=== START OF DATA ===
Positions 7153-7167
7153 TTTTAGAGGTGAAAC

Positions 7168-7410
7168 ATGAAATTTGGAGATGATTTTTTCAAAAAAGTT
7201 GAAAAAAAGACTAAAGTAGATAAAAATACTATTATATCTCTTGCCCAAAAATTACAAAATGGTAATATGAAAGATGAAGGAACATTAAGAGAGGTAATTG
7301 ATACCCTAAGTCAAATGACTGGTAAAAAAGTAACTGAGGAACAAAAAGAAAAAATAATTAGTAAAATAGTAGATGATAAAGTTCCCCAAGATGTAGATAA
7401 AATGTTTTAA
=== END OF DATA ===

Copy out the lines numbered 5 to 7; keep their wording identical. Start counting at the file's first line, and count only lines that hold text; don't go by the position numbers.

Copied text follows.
7201 GAAAAAAAGACTAAAGTAGATAAAAATACTATTATATCTCTTGCCCAAAAATTACAAAATGGTAATATGAAAGATGAAGGAACATTAAGAGAGGTAATTG
7301 ATACCCTAAGTCAAATGACTGGTAAAAAAGTAACTGAGGAACAAAAAGAAAAAATAATTAGTAAAATAGTAGATGATAAAGTTCCCCAAGATGTAGATAA
7401 AATGTTTTAA